When the Turlock Unified School District Board of Trustees adopted its 2020-21 Budget in June, they anticipated an $11 million shortfall in revenue due to the coronavirus pandemic. For the first time in several years, however, a revised budget was adopted during last week’s meeting which takes into account significant changes made at the state level.
TUSD has not prepared a 45-day Revised Budget for quite some time, Assistant Superintendent of Finance and Accountability Marjorie Bettencourt explained, but 2020 is a unique year due to the ever-changing nature of the coronavirus pandemic. The original adopted budget was based on factors in the Governor’s May Revise, but some major changes were made to the State Budget between May and its official adoption — including a reversal on an initial 10 percent cut to the Local Control Funding Formula.
LCFF funding makes up approximately 82 percent of TUSD’s total budget, and it was originally expected that the cuts included in the May Revise would eliminate $10.8 million in funds for Turlock students. Even with every TUSD cutting 10 percent of their budget for books, supplies and other services, the District’s reserves sat at about 5.9 percent — much lower than the 17 percent recommended by the Government Finance Officers Association.
With TUSD’s 45-Day Revised Budget, the $10.8 million is back in the budget and its expenditures have not changed, meaning the District’s reserves will be at 12 percent with an ending balance of $21,147,418. The budget’s ending balance prior to the 45-day Revision was $10,343,101.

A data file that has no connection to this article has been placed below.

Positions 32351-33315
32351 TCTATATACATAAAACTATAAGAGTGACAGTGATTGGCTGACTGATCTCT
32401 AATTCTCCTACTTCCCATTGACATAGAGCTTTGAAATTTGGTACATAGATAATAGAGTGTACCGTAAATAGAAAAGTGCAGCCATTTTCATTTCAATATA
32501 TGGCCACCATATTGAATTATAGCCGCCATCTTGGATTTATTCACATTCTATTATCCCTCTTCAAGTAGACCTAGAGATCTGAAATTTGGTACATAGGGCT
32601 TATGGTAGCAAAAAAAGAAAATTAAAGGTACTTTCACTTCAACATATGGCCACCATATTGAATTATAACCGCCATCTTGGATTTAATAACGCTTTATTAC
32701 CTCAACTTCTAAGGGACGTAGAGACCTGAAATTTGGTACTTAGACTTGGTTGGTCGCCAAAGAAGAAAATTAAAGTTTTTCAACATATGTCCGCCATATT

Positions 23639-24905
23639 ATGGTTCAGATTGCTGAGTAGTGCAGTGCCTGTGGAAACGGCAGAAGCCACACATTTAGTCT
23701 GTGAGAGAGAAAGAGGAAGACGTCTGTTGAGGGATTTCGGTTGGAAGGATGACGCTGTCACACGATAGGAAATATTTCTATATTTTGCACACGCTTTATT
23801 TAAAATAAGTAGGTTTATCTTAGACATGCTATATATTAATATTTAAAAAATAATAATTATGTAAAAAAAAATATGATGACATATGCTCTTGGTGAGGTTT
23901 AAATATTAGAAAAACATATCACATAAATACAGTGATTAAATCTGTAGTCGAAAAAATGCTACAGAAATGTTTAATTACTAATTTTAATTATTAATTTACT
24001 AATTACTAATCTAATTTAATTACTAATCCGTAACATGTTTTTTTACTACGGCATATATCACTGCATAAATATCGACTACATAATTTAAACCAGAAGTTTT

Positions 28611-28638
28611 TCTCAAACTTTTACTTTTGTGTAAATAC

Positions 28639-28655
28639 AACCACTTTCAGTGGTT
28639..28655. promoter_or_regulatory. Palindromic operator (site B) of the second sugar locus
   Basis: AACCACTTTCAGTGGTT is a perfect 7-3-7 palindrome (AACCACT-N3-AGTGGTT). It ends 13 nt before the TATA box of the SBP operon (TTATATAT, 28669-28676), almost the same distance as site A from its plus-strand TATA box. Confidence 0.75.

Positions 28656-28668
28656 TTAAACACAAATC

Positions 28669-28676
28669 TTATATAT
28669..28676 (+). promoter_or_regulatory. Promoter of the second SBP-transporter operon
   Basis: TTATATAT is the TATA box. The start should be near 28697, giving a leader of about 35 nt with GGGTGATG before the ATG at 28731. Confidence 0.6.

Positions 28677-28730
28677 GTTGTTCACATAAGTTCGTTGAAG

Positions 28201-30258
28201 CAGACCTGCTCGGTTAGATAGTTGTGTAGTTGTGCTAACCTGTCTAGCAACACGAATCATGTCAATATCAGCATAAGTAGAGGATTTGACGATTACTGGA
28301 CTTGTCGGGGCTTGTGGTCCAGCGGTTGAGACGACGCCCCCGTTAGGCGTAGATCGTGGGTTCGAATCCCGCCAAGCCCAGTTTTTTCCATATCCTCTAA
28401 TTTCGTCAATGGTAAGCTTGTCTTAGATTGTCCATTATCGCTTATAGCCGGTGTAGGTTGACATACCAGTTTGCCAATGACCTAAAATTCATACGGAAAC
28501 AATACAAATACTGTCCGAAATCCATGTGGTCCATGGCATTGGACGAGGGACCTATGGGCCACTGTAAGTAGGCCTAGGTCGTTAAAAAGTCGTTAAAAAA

“When we adopted the budget, we were assuming that there was going to be this reduction in funding,” Bettencourt said. “When the state adopted their budget, there was no reduction in funding.”
Moving forward, multi-year projections predict a 9.59 percent reserve in 2021-22 and 8.7 percent reserve for 2022-23. Most economic advisors have cautioned that these projections are heavy with optimism, Bettencourt added, and that Trustees should take care when making big decisions based on this optimism.
“First time in five years I’ve ever seen a 45-day revision of the budget, so that just sort of tells you, I think, a perspective on how fluid this situation is that we’re dealing with,” Trustee Ken Malech said.
The State was able to hold off on cuts to LCFF funding by balancing the budget through deferrals. Approximately 35 percent of TUSD’s 2020-21 apportionment, or $34 million, will be deferred from February through June to July through November 2021, unless additional Federal assistance is received.
“A deferral is basically; it’s paying you later. It’s like me saying you’re going to get your paycheck every month, but then I say, well, I’m going to defer my payment,” Bettencourt said. “So even though you are entitled to a paycheck for May and June, I’m going to take a portion of that and say I’m going to pay you later.”
Trustee Frank Lima pointed out that deferrals are nothing new, and the State used them in order to survive during the last recession.
“This is not out of the normal for this to happen,” he said. “It’s just inconvenient for districts — especially those without much reserve.”
Trustee Mary Jackson agreed that deferrals were nothing new, but pointed out their long-lasting implications. She noted that Gov. Gavin Newsom just announced in January that California had finally caught up to its deferrals from the recession.
“It took us 10 years to get there and look where we are now,” she said.
Not included in the 45-Day Revised Budget is the $14.3 million in COVID-19 relief funding to support pupil academic achievement and mitigate learning loss related to school closures. These are one-time, restricted funds with specific deadlines, and more information regarding these funds will be shared during the Sept. 1 Learning Continuity and Attendance Plan Public Hearing.